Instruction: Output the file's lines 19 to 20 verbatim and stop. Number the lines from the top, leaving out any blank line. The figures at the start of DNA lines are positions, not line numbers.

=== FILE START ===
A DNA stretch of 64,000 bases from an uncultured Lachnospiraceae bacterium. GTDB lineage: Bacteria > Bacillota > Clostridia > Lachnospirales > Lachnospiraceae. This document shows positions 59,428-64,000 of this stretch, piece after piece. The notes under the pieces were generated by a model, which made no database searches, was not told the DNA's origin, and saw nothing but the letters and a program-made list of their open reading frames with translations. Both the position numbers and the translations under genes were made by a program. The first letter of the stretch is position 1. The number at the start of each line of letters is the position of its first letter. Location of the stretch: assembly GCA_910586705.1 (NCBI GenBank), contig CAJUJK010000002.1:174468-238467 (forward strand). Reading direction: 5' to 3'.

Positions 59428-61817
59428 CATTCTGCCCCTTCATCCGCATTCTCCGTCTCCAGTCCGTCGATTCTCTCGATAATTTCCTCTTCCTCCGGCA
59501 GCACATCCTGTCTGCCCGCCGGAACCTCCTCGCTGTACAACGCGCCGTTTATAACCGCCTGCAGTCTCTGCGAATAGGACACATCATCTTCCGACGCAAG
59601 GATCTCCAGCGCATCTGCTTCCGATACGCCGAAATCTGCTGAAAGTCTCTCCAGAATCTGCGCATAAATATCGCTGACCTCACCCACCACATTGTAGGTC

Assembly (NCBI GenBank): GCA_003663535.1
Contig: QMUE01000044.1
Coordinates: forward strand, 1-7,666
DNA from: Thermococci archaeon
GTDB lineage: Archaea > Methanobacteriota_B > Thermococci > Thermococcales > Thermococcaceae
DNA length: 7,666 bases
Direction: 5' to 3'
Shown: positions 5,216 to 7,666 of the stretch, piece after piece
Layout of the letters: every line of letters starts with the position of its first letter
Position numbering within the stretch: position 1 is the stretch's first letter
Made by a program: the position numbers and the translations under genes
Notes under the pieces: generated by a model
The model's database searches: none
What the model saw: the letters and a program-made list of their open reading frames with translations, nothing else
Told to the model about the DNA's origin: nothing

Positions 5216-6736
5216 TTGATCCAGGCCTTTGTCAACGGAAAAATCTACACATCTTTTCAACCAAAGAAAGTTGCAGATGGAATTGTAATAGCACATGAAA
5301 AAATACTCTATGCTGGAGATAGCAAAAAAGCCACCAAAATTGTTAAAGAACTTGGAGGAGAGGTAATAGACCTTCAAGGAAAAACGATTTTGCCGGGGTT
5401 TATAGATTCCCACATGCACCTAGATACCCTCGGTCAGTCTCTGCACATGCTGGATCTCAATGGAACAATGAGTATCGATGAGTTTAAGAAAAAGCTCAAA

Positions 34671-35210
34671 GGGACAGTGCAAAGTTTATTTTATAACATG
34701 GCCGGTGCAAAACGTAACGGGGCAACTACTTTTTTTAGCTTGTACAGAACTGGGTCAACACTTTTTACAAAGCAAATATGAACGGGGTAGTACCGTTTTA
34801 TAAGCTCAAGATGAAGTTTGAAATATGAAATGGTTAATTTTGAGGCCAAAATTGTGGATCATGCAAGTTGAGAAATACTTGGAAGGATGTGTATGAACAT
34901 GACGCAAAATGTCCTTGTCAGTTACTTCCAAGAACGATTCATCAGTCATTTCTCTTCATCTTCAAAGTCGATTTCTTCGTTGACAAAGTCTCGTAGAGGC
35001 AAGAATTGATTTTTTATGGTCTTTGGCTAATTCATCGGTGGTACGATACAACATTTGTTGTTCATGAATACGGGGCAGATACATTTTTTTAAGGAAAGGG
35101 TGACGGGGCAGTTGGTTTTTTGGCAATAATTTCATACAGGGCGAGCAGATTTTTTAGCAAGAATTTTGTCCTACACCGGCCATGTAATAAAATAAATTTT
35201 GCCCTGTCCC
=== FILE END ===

What the model saw: the letters and a program-made list of their open reading frames with translations, nothing else
Told to the model about the DNA's origin: nothing